THE PIZZERIA wins you with pleasant atmosphere and good food.
photo: Ján Svrček
Where:Tobrucká 1, Bratislava
Open: Monday to Friday 8:00-23:00, Saturday, Sunday 11:00-23:00
English menu: No
Rating: 8.5 out of 10
FINDING a pizzeria on almost every corner in Slovakia's capital has become commonplace. As they compete with one another to catch the eyes of passers-by, each tries to win potential diners by advocating that it offers the most Italian pizza in the town, the one made of the freshest ingredients, or simply the one that is the largest.
This last claim applies (or at least the restaurant's sign says as much) to the newly opened Pizza Mizza. Its large Italian-style thin-crust pizzas reach 50 centimetres in diameter and are baked right in front of the customers' eyes - unless you opt to sit in the restaurant's more intimate basement.
The pizzeria can be found at the very tip of the triangular block that, with Trafená Hus Restaurant, points towards Šafárikovo Square. Much like its neighbour on the far side, the shot goose (as Trafená Hus translates), Pizza Mizza also has an entertaining title. It is close in pronunciation to cica Mica, a popular rhyming cat name (cica is a cat in slang). Appropriately, the restaurant's oven is guarded by a large wooden cat statue, which in the past either served as decoration for the flat of the pizzeria's owner or was purchased after the restaurant was named.
After two of my female colleagues and I - also a woman - entered the restaurant's modern interior, a good-looking waiter welcomed us. Our feeling of pleasant surprise intensified when we realised, after looking around, that the two other waiters plus the bartender and the pizza chef were all men and all handsome. However, we were assured that it was just a coincidence: Male customers need not fear - they also have waitresses.
Wooden tables line the orange-white interior on both floors of the restaurant. The bright colours, along with the open kitchen and the generous inflow of natural daylight, seem to enlarge the top floor, while add-ing a bit of radiance to the shaded underground. The somewhat avant-garde paintings, which are also for sale, naturally blend into this restaurant that projects video images onto its walls.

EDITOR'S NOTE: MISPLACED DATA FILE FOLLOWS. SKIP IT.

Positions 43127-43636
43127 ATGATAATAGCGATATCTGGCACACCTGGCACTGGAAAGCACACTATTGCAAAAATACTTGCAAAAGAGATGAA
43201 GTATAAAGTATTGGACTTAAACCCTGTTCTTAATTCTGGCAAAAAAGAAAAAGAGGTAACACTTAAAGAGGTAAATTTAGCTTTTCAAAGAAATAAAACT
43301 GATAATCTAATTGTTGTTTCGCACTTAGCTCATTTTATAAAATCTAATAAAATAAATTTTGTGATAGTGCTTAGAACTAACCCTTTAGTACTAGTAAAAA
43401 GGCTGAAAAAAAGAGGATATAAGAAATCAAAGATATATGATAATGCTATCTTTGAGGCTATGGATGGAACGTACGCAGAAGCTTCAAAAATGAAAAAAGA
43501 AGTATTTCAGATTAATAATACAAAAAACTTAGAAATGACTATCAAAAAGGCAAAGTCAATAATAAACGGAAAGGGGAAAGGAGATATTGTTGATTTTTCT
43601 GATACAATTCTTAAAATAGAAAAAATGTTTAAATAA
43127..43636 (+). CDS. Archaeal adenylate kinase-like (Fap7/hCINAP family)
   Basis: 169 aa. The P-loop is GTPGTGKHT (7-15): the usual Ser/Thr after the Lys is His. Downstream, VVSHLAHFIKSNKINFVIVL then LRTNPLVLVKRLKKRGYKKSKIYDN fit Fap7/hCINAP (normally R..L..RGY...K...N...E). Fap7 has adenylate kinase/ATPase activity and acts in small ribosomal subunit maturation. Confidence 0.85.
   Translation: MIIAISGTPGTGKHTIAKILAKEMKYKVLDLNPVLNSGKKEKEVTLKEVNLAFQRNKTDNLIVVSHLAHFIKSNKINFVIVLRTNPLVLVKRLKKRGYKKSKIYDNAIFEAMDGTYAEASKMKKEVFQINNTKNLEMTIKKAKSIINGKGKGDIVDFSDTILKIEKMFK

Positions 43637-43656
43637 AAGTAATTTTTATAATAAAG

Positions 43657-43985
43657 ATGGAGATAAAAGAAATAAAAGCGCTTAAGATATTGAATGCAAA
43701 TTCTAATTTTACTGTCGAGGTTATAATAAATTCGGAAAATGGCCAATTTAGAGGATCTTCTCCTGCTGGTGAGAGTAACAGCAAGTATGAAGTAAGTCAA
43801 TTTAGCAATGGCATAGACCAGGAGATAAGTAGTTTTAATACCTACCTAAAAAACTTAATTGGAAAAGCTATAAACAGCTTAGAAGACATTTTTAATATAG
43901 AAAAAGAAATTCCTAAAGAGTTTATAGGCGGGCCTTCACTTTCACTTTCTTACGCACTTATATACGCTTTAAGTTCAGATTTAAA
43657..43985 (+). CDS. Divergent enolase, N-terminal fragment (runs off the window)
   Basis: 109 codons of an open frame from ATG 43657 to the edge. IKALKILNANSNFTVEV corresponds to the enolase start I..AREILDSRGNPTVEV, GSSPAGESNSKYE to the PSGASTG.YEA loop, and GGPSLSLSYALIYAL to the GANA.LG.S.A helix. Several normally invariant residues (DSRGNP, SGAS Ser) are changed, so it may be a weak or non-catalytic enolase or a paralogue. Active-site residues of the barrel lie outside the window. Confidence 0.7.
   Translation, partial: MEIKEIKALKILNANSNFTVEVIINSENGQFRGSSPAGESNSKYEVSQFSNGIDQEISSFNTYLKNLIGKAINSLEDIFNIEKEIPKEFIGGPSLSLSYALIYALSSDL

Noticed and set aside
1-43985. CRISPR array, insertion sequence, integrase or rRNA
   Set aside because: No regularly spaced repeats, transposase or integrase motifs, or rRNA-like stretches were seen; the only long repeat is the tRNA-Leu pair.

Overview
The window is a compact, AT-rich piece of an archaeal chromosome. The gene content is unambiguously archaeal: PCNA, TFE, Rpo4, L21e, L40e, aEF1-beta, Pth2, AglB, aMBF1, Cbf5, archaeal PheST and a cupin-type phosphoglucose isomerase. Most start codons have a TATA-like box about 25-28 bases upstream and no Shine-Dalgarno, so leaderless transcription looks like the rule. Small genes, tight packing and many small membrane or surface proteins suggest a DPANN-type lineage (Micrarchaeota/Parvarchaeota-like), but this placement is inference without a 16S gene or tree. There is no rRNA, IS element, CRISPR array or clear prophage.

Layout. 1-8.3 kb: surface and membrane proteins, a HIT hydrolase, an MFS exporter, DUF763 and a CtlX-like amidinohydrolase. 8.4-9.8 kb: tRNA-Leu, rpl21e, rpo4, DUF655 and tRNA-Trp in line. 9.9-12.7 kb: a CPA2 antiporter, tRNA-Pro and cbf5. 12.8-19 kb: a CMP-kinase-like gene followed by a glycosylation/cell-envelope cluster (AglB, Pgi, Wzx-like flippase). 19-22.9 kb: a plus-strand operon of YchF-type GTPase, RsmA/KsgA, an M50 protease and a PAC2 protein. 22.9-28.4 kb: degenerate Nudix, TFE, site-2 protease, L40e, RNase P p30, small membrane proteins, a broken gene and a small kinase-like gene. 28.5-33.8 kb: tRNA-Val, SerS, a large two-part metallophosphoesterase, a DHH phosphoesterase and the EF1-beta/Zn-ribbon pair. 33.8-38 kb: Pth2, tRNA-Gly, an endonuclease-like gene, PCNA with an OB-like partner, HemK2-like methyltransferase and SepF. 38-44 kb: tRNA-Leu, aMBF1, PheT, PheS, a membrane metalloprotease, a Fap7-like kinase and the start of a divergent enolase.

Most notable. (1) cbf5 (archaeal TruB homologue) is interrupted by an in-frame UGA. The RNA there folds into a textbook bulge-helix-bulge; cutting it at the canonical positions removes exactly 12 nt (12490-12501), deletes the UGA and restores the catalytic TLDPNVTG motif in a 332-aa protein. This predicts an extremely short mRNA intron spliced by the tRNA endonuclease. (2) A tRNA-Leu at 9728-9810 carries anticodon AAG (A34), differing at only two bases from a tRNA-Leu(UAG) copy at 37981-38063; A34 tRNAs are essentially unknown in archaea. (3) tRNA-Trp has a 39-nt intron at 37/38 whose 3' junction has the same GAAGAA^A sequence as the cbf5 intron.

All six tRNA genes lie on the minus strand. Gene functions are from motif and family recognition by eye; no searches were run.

Though the menu has yet to be translated into English, it is easy to understand its list of over 100 meals, which are heavily dominated by pizzas with Italian names and Slovak descriptions, many of which sound so familiar. Problems might arise if you decide to go for something special, like pizza Casanova, with blue cheese, asparagus, and chicken.
The menu's two soups, Minestra di Pomodori and Minestra di Verdure, the former made of fresh tomato and the latter of fresh carrot and celery (both for Sk39), provide a tasty and light start to the main course, which could be pizza, pasta, lasagne, risotto, or a poultry/beef dish. Of the two types of lasagne on the menu, my colleague tried the aubergine (Sk119), which she described as too watery but quite tasty. The samples of pizza and risotto were very satisfying.
The vegetable and ham Toscana, one of five salads on the menu, was not that tasty, possibly due to the seasonal lack of fresh vegetables. Moreover, the waiter did not draw our attention to the selection of dressings to accompany the salads, so we ate half of it dry before realising the mistake.
On the other hand, the waiters were consistently attentive and our food arrived quickly, though at different times, which almost made the haste in delivery unnecessary. The pizza's prices are reasonable, ranging from Sk69 to Sk159 for 33-centimetre pizzas, and Sk108 and Sk288 for 50-centimetre ones.
Seeing the quick and fruitful rise of the thin Italian and the deep American pizza recipes around the country, one can easily predict a constant supply of customers to the freshly opened Pizza Mizza, which wins them over with nothing more extraordinary than pleasant atmosphere and good food.
16. Feb 2004 at 0:00 | Zuzana Habšudová